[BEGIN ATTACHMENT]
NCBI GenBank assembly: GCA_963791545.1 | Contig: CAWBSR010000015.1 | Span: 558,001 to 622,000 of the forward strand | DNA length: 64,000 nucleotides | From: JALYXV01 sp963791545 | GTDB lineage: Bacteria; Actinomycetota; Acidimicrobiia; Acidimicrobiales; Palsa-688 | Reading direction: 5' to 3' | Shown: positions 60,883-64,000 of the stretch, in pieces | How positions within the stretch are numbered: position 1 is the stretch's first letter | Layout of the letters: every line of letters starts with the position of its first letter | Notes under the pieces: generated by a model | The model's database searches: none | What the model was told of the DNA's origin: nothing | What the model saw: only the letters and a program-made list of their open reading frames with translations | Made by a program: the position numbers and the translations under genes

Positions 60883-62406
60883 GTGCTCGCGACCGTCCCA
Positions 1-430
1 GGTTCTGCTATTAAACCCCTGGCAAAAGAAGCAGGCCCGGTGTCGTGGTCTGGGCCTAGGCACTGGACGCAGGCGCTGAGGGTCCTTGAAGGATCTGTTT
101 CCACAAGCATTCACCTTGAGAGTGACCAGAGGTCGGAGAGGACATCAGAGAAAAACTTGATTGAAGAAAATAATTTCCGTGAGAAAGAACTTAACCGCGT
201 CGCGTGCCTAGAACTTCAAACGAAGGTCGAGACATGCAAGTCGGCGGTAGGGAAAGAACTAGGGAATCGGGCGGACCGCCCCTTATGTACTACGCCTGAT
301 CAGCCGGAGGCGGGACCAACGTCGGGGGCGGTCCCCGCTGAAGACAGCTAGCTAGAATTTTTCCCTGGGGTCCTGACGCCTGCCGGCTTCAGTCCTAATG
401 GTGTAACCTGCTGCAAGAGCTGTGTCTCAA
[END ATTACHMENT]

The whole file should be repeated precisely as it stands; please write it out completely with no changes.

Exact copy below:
NCBI GenBank assembly: GCA_963791545.1 | Contig: CAWBSR010000015.1 | Span: 558,001 to 622,000 of the forward strand | DNA length: 64,000 nucleotides | From: JALYXV01 sp963791545 | GTDB lineage: Bacteria; Actinomycetota; Acidimicrobiia; Acidimicrobiales; Palsa-688 | Reading direction: 5' to 3' | Shown: positions 60,883-64,000 of the stretch, in pieces | How positions within the stretch are numbered: position 1 is the stretch's first letter | Layout of the letters: every line of letters starts with the position of its first letter | Notes under the pieces: generated by a model | The model's database searches: none | What the model was told of the DNA's origin: nothing | What the model saw: only the letters and a program-made list of their open reading frames with translations | Made by a program: the position numbers and the translations under genes

Positions 60883-62406
60883 GTGCTCGCGACCGTCCCA
Positions 1-430
1 GGTTCTGCTATTAAACCCCTGGCAAAAGAAGCAGGCCCGGTGTCGTGGTCTGGGCCTAGGCACTGGACGCAGGCGCTGAGGGTCCTTGAAGGATCTGTTT
101 CCACAAGCATTCACCTTGAGAGTGACCAGAGGTCGGAGAGGACATCAGAGAAAAACTTGATTGAAGAAAATAATTTCCGTGAGAAAGAACTTAACCGCGT
201 CGCGTGCCTAGAACTTCAAACGAAGGTCGAGACATGCAAGTCGGCGGTAGGGAAAGAACTAGGGAATCGGGCGGACCGCCCCTTATGTACTACGCCTGAT
301 CAGCCGGAGGCGGGACCAACGTCGGGGGCGGTCCCCGCTGAAGACAGCTAGCTAGAATTTTTCCCTGGGGTCCTGACGCCTGCCGGCTTCAGTCCTAATG
401 GTGTAACCTGCTGCAAGAGCTGTGTCTCAA